“I appreciate the high level of due diligence Gene and his staff dedicated to this matter, even as late as (Wednesday) evening, and I am very satisfied with the outcome. Our commitment to developing Blaine Gabbert was, and still is, central to our goal of returning the Jaguars to elite status in the NFL. We’re looking ahead with zero regrets.”
In the end, the Jags and the Jets made very similar offers. The Jags offered a fourth-round pick and $3 million of the $5 million the Broncos had advanced Tebow on his salaries for 2012, 2013 and 2014. The Jets offered the fourth and sixth, getting a seventh in exchange for the sixth, and $2.53 million. Because the Jags draft earlier in each round than the Jets, the draft pick offers were almost identical according to the draft value chart.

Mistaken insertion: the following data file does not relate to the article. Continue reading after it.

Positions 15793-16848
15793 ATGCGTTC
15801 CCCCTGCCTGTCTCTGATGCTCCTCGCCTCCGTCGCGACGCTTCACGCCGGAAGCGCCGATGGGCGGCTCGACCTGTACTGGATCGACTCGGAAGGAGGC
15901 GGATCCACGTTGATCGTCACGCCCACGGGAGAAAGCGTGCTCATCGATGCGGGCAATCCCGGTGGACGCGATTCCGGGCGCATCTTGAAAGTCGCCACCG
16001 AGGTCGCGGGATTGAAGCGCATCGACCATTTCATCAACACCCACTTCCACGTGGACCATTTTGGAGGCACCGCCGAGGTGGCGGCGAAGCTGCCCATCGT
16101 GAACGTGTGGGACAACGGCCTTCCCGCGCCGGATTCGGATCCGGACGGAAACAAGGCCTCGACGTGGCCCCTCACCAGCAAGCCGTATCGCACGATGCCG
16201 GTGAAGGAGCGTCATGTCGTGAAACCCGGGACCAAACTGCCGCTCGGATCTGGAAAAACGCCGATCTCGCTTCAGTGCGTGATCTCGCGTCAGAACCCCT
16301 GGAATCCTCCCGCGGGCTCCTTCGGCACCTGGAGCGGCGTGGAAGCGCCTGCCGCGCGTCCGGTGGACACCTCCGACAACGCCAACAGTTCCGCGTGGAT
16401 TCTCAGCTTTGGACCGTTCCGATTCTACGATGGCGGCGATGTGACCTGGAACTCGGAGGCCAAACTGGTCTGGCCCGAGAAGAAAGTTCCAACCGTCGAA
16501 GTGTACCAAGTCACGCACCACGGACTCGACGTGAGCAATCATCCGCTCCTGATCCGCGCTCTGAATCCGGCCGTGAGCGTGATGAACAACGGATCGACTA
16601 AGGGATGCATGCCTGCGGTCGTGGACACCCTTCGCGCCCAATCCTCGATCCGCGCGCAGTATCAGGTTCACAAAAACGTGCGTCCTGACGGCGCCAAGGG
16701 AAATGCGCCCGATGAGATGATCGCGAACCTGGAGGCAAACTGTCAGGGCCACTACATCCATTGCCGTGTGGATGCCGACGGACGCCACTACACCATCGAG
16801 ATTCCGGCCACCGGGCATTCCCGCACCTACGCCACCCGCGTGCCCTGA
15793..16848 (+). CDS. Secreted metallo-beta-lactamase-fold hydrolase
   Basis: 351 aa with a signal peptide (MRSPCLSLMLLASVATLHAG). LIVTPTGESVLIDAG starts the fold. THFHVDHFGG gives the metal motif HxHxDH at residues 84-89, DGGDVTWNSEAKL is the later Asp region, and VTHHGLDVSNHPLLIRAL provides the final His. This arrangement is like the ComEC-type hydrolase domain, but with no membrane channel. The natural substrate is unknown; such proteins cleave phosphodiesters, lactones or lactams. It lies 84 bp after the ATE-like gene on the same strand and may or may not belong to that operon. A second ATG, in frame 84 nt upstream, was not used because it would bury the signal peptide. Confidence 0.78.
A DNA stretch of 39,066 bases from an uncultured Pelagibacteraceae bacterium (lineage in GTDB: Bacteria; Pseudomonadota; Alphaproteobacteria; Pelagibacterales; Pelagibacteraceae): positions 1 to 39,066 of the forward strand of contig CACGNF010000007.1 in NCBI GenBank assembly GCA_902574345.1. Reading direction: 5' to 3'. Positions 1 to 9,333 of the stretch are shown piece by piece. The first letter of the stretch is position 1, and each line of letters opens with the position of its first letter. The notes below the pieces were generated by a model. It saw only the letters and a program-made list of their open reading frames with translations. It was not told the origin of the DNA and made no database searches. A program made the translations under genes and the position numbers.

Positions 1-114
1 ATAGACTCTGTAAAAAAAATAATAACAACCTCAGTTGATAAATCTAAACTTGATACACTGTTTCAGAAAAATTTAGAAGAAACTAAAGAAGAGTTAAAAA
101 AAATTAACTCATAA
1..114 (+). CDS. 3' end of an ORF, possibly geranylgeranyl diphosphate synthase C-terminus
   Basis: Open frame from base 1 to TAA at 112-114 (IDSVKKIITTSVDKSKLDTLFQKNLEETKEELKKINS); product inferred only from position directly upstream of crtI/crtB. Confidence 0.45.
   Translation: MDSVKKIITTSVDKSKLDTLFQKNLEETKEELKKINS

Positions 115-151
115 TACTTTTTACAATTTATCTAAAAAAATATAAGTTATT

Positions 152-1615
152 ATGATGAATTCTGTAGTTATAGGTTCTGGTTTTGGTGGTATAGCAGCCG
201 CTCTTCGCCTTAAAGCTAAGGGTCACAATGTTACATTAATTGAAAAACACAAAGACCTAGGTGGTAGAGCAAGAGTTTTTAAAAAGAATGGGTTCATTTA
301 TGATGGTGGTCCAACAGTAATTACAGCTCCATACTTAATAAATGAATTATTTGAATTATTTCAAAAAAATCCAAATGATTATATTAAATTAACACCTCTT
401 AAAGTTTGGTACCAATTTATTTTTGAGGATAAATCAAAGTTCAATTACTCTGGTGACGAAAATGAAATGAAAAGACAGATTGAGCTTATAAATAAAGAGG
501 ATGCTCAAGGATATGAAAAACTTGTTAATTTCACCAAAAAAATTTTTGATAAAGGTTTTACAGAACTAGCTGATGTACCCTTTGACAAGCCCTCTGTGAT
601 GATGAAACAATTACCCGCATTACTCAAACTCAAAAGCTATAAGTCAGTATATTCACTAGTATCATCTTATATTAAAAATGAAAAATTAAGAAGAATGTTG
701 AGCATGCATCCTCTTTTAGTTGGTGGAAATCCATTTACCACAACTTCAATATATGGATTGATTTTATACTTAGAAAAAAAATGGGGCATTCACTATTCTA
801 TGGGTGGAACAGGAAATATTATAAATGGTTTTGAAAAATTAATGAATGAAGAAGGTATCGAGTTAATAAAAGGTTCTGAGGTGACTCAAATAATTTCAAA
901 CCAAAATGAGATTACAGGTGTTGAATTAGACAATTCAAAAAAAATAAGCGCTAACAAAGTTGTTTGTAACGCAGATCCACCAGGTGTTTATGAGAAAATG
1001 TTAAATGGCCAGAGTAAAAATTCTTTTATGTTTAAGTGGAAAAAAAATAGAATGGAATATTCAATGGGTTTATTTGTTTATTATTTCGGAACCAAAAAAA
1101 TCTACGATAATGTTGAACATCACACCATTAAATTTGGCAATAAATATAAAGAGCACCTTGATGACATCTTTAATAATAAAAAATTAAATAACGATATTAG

Although it was widely assumed Tebow wanted to return to Florida, site of his glorious high school and college careers, New York offers more endorsement opportunities and a much larger platform for his evangelism. In any case, Tebow did not sound unhappy about his landing spot.
“I wanted to play for Coach Ryan ever since I saw ‘Hard Knocks,’ ” Tebow said with his customary laugh. “He just seemed like a coach who loves football and is passionate about the game of football. He’s definitely a players’ coach. I just love that about him.”
Not everyone was so sanguine about Tebow’s move. Jets cornerback Antonio Cromartie lobbied against the deal Tuesday on Twitter.
“We don’t need Tebow,” Cromartie wrote. “We sell out every home game. Let him go to Jacksonville, Tampa or Miami.”
Legendary former Jets quarterback Joe Namath also weighed in against it, saying, “It stinks.” And Drew Stanton, signed to back up Sanchez just a week earlier, reacted to the deal by asking for his release.